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Gillian Riley

(5 Posts)
Lovestonap Tue 29-Aug-17 10:19:41

I know there have been a couple of threads about GR, but I didn't want to reanimate a zombie so thought I'd start my own.

Is anyone else out there trying her stuff out? I have the books and have just downloaded the audio so I can reinforce principles in the car etc.

On paper it just makes so much SENSE, treating overeating like you'd treat an addiction, and I really like the times/plans part of the plan as that really helps me feel in control.

However, a lot of stuff I've read on forums says that people struggle to manage to do this long term, which suggests that the promised 'rewiring' doesn't take effect. And inevitably on those threads someone pops up and says 'just try Slimming World, you can eat WHENEVER you like' which is counter-intuitive when you're trying to beat an addiction.

(for the record, I have tried Slimming World many times, and there is no doubt that if you stick to the plan you do get some weight-loss, however, the plan makes me binge, get sugar highs/lows, feel bloated and become obsessed with 'syns' - and I'm not prepared to achieve weight-loss at the expense of my mental and physical health).

Does anyone have any success with managing their 'addictive desire to eat' longterm? I have best results with low carb, high fat, and have always felt well on this regime, but I always sabotage when the addiction strikes. Ideally I'd like to get to a place where I can step off plan, (i.e choose to have one piece of birthday cake for example), and enjoy my choice; not then eating the rest of the cake, launching into a self-loathing binge and give up all thought of restraint for a month or so.
I want to eat the cake (if it's a genuine choice) and then carry on with my healthy choices. I want to do this FOREVER - not just until I achieve some weight loss goal.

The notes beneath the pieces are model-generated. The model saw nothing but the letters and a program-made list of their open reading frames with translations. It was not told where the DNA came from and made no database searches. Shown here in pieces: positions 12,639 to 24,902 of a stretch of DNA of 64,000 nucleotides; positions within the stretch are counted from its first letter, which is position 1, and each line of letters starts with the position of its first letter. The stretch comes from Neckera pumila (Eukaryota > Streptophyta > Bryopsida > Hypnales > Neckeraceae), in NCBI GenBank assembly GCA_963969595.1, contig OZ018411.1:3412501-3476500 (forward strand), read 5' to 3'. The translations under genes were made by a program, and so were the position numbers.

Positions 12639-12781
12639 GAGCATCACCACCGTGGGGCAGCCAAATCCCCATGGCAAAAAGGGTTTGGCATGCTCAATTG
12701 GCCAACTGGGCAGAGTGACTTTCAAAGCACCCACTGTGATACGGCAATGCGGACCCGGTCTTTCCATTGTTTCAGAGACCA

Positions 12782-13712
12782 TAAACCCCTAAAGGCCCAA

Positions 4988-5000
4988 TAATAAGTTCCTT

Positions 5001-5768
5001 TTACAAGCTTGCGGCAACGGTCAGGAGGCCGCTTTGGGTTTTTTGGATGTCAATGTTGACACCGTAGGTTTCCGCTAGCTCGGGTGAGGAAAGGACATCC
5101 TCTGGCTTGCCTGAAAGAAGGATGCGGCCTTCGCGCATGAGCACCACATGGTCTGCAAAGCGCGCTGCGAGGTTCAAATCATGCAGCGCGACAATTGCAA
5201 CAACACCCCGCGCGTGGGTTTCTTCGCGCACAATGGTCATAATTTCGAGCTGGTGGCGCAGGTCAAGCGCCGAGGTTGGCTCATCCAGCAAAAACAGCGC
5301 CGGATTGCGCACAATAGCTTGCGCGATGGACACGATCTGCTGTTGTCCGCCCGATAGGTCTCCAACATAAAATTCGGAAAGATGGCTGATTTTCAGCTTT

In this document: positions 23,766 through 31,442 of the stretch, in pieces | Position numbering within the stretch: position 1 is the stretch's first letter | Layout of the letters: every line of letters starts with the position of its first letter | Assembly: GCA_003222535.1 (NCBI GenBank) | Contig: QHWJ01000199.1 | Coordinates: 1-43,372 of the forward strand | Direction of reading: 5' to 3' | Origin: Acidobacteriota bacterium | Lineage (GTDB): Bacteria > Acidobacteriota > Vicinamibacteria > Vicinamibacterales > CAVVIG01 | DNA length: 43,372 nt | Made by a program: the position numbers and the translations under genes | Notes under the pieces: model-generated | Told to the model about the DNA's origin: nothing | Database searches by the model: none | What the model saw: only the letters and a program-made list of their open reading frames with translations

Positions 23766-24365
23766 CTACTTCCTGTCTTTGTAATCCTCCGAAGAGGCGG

Sounds simple, but this brain needs some help.

I'm almost hesitant to start this thread here, as a lot of them just fill up with people saying 'I lost x on SW or WW' - but it's brain rewiring I'm interested in. I'd love to hear from people with their opinion on Gillian Riley.

OP’s posts: |
Singingtherapy Sat 02-Sep-17 19:02:12

Hi, I read her book last year but wasn't really in the right frame of mind. I've just re-read it and am doing much better. It really makes sense to me and I'm finally, literally for the first time ever, declining unhealthy food without feeling deprived. I know that lots of people won't agree that overeating is an addiction. For me, the important point is that it definitely masquerades as one, which is why it makes sense to me to approach it as addiction.

GreyandGrumpy48 Wed 06-Sep-17 16:34:21

I've just downloaded the book and I wondered how you were both doing?

footballmum Wed 06-Sep-17 20:07:15

Meeee!!! I posted a thread a little while ago about my frustrations with being unable to lose weight and a lovely Mumsnetter PM'd me and recommended the Gillian Riley book. It has really helped me!! For the first time in forever I'm no longer on a diet and trying to make choices based on nutrition and health rather than giving the food some sort of arbitrary value (that essentially has no nutritional value). I'm also now more easily able to recognise my addictive eating rather than just beat myself up for having no willpower.

It has also led me onto following Rebelfit on Facebook and I'm going to sign up for his next mission and focus my efforts on improving my fitness levels.

I'll be honest and say the weight isn't dropping off me but I have lost a few pounds and more importantly I'm not constantly thinking about and obsessing about food! I've also lost all of my cravings and don't sit there at 8pm sitting on my hands trying to keep away from the biscuit barrel!

GreyandGrumpy48 Thu 07-Sep-17 08:28:16

Thanks for the reply and great that you've found it do helpful. I'm about half way through the book and it seems to make a lot of sense to me but not sure how easy I'm going to find it to implement. I'm determined to get my eating under control though for health reasons and thus seems a good way to do it.

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